"To conserve, maintain, protect and restore the soil, forest, water and other natural resources of the United States and other lands; to promote means and opportunities for the education of the public with respect to such resources and their enjoyment and wholesome utilization."
IWLA Mission Statement
A Different Kind of Environmental Group
The Izaak Walton League of America, frequently known as the "Ikes," is one of America's oldest conservation organizations. Founded in Chicago in 1922 by a group of anglers to form a plan of action to combat water pollution, the group takes its name from the 17th century author of the classic work, The Compleat Angler.
As you might guess from the story of our founding, the roots of the IWLA are deep in our outdoor heritage, having been founded by hunters and anglers. But we are not a "sportsmen's" group in the traditional sense. The difference is that although we work in areas as diverse as sustainable growth, public lands protection, wildlife issues, air and water pollution, and renewable energy, the IWLA, unlike some other environmental organizations, supports hunting and fishing. The simple point is this: if you're a hunter/angler that is concerned about broad environmental issues, yet have felt other groups frowned upon your lifestyle, we'd welcome you in the Ikes.
But make no mistake about it, we are first and foremost a broad based, broad interest environmental organization. To see just how broad our interests are, you need only visit our national headquarters' website. Many of our members don't hunt or fish, and that's fine too. For all Ikes share something else -- IWLA members are bound together with a love for nature. We share the knowledge that we must be good stewards now, or we'll not be able to pass on to the next generation the natural riches that were bestowed upon us. Our history proves that point.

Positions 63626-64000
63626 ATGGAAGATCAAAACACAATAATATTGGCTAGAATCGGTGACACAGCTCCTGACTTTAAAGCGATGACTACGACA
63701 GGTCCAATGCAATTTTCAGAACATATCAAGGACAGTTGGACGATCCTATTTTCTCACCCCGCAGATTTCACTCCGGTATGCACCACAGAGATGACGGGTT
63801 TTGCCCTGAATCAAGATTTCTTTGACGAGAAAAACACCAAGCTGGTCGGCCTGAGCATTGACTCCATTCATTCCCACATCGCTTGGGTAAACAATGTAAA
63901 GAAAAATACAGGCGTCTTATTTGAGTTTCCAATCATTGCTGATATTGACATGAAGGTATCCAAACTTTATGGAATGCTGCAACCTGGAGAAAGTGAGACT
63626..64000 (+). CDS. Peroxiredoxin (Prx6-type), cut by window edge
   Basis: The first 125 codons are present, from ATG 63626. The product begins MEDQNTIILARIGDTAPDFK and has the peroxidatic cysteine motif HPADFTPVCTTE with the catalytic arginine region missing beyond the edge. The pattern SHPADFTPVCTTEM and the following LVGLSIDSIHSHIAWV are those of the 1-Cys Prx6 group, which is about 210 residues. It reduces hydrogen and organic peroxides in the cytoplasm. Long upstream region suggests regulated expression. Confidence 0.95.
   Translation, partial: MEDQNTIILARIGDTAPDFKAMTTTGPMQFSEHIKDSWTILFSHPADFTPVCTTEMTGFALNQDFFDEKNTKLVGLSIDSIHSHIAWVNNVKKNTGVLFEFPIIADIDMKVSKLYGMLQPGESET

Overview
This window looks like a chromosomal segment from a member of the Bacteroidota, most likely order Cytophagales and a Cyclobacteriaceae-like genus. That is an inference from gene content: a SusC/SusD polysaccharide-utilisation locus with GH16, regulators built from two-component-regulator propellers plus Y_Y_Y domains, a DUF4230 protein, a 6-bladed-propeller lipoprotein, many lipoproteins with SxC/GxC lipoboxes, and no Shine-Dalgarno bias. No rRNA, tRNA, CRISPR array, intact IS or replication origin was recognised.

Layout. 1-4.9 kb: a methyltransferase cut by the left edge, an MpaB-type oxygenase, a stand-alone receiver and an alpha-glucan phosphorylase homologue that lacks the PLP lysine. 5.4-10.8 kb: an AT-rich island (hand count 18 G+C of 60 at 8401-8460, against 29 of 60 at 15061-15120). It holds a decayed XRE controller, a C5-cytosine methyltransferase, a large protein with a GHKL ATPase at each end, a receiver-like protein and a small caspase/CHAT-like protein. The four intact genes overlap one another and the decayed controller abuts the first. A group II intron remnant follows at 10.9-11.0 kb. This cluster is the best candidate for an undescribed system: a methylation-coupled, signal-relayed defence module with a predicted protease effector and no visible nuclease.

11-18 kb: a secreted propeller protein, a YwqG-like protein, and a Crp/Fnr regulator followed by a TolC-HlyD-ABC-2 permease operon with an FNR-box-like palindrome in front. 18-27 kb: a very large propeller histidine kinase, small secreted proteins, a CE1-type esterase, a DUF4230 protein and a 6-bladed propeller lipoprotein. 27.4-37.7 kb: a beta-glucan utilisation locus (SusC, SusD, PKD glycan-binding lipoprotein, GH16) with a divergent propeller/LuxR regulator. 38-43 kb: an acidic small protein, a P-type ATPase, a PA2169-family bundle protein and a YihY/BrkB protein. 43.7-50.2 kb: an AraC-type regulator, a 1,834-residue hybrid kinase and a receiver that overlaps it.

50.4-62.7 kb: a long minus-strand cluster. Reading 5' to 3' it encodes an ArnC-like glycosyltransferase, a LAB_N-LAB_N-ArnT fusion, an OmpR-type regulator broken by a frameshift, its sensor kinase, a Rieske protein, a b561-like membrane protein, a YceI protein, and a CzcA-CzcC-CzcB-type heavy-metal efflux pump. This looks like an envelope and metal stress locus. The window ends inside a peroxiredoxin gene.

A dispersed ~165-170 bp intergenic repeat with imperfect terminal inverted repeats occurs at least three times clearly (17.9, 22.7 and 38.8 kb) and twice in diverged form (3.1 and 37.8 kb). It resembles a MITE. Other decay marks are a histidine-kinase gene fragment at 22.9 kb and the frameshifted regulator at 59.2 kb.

We don't focus on a single species of animal, bird or fish. The IWLA looks at the bigger picture, striving to protect the systems in which all creatures live. Long before the terms "biodiversity" and "ecosystem management" became common, the Ikes were fighting to protect whole watersheds, bioregions, air and water quality, and wildlife habitat. We're leaders in sustainability and environmental education, and are committed to working toward solid, workable solutions for protecting and enjoying our natural resources and the communities in which people live.
In addition to many active chapters in larger cities, the League has chapters in small and medium sized towns. Just as welcoming hunters and anglers helps to broaden our outlook, so do our numerous rural chapters provide important perspectives that are very beneficial in the increasingly complex debates on natural resource issues. Our diversity is a great asset.
Another great strength is that we are truly a grassroots organization. Unlike some conservation organizations where policy decisions are made from far away and then announced to members, the League’s structure is democratic. Each chapter, like this one in Duluth, creates policy. If we believe it is important enough to share with other Ikes, we pass it as a resolution, which is then voted on at our State Convention, a gathering of all chapter officers and representatives. Passed there, it becomes policy for the state, and can then be voted on at the National Convention. The policies that guide this organization were written by men and women like us, not by policy-wonks inside the beltway, or by those who’ve never set foot in the woods. That’s why the League is looked to for good, common sense, and forward looking solutions.
If you’d like to make a difference, the IWLA is the group to join. Your thoughts can truly be implemented into action at local, state and national levels, and our efforts do indeed make a difference. There would be no Boundary Waters without the Minnesota Ikes. Voyageurs National Park may not have happened. Several National Wildlife Refuges would not be here in Minnesota, and government’s wildlife, forestry, and fisheries policies have all benefited from our input. To learn more about our accomplishments in our state, read THIS.
Please consider joining us! To learn more about our chapter, its officers and how to join, click HERE.